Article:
The pervasiveness of Digital Signature
The second scenario presented in the FTI’s report is focussing on Scoring and Recognition. It is interesting to notice that the very first line of this scenario states:
Anonymity is dead
Indeed, in spite of all the talks about privacy, the reality is that each one of us has, most of the time unwittingly, a digital identity in the cyberspace that can be matched in various ways to our physical persona. There may, actually, be several digital identities for each of us. The chip on my passport has biometric information that can be used to check my identity at an automated boarding gate at the airport or at an international border, my fingerprints are recognised by my smartphone and possibly by my car lock, my face is recognised to enter a protected area at the office, Alexa recognises my voice… Are these separate instances of identity, are the data used in each instance confined in the specific application domain? I, for one, can trust that the fingertips identity recognition on my car door keeps the data to itself, locally, and that it may be unlikely to be hacked, I have the same trust about my smartphone keeping my biometric data locally but I am a bit less confident that there won’t be any hacking attempt on those data and I am definitely less sure about the way Alexa (and the likes) are managing my identity data. In the end I am trading my confidence versus my convenience of using those devices/apps/services.
As noted, there are several ways of creating, and then checking, the identity of a person and once you have that someone can start storing (tracking) information on your whereabouts, learn about your behaviour, make judgement and pick up judgment from others, in other words give you a “score”. This is already happening (in on line commerce, in social networks, in social relations in China…) and it is going to become the norm by the end of this decade. Hence the reason why FTI has aggregated the identity recognition part with the scoring part…. and they both may be convenient and frightening.
Recognition technology is bound to evolve rapidly, actually according to the FTI report the evolution will be faster than the regulatory effort to provide safeguards (hence, I guess, the tagline “Anonymity is dead”).
Facial recognition, as an example, has already reached a very high sophistication and, most importantly, it has become affordable and practical. China has experimented (is using?) a 500 Mpixel camera that is able to pick up thousands of faces (at a stadium, at a city crossing…) with sufficient clarity, even in low light condition, to allow a software to perform facial recognition for thousands of people at a time. If only a few years ago facial recognition had a bias for certain races (because of the images used to train the system) now it can recognise any face, even a partial face. It can even recognise cartoon characters in movies and pets’ faces. we can only expect it to become even more effective in the coming years.
It is not just facial recognition. Voice recognition has made significant progress (and the Covid-19 further stimulated studies on identifying voice patterns that could be associated with infection) to the point of recognising accent thus pinpointing the origin of a person, even if that person is speaking a foreign language, as well as to detect emotion. This very same applications that are able to detect subtle nuances in voices are also able to duplicate them, thus fuelling deep fake issues.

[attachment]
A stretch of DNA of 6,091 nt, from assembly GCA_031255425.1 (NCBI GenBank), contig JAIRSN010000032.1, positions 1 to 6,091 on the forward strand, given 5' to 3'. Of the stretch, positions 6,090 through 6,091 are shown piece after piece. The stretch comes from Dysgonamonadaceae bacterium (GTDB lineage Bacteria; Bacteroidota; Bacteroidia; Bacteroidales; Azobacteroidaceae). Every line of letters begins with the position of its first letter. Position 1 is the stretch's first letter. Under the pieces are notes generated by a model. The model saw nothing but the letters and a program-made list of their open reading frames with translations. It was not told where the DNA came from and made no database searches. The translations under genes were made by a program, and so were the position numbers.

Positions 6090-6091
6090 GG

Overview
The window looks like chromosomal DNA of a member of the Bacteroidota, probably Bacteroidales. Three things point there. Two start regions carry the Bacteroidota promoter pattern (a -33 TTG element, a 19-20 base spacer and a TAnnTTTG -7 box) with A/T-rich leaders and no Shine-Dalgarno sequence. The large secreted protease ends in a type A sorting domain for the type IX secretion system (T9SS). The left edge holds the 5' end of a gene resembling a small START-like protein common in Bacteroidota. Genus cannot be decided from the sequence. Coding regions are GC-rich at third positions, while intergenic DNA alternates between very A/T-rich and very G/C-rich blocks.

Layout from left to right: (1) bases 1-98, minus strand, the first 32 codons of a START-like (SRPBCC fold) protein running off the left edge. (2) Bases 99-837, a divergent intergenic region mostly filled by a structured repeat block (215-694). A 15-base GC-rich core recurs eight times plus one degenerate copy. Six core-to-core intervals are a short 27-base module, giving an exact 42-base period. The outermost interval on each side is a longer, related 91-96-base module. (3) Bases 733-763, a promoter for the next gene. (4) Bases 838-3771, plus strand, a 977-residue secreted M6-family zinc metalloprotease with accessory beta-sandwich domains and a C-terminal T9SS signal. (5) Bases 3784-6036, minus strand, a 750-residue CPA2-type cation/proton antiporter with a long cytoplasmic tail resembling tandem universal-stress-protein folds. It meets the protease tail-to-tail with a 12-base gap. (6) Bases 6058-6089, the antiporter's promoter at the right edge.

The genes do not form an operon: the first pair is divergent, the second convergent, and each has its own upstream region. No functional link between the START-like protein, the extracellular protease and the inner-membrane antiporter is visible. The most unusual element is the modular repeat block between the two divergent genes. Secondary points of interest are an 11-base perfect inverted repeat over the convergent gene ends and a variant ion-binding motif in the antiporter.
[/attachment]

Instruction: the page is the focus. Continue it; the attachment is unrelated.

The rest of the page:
By coupling different sources of identity recognition, like voice, messages sent on social networks, web sites and the way that perrson is looking at information on a given site, AI software can reconstruct the “personality” of that person and predict what would be the reaction to certain stimuli (information, images…).
This multiple sourcing of data obtained through “recognition” technologies applied to a person is summed up in the report by the tagline:
Your body is a dataland
This is seen as an enabler, and a driver towards tele-healthcare, an area that has taken up steam as consequence of the pandemic.
Recognition technology is further progressing through computational photography where there is a lot of work, and results, in recognising objects in an image.
All of the above can be summarised under the trend towards a diffuse, pervasive digital signature of people and objects that will create a mirroring of any entity in the cyberspace.
Signal processing, the technology underpinning all kinds of recognition, has progressed enormously. As an example it is now possible to detect what is going on behind a wall, in an apartment as an example, by analysing the subtle changes in the WiFi field generated by an access point inside the apartment and trickling out of it (a person moving inside the apartment creates small perturbations to the electromagnetic field and these perturbations can be detected and analysed – watch the clip, courtesy of MIT researchers). It is also possible to identify a person by analysing the distortion caused to sound waves as they pass through that person body (bio-acustic signature). There are many more ways to pick up biometric parameters that can uniquely identify a person and, as you can see, many of these technology are based on widely available signals so that identification can occur everywhere, undetected by the identified people.
More to follow….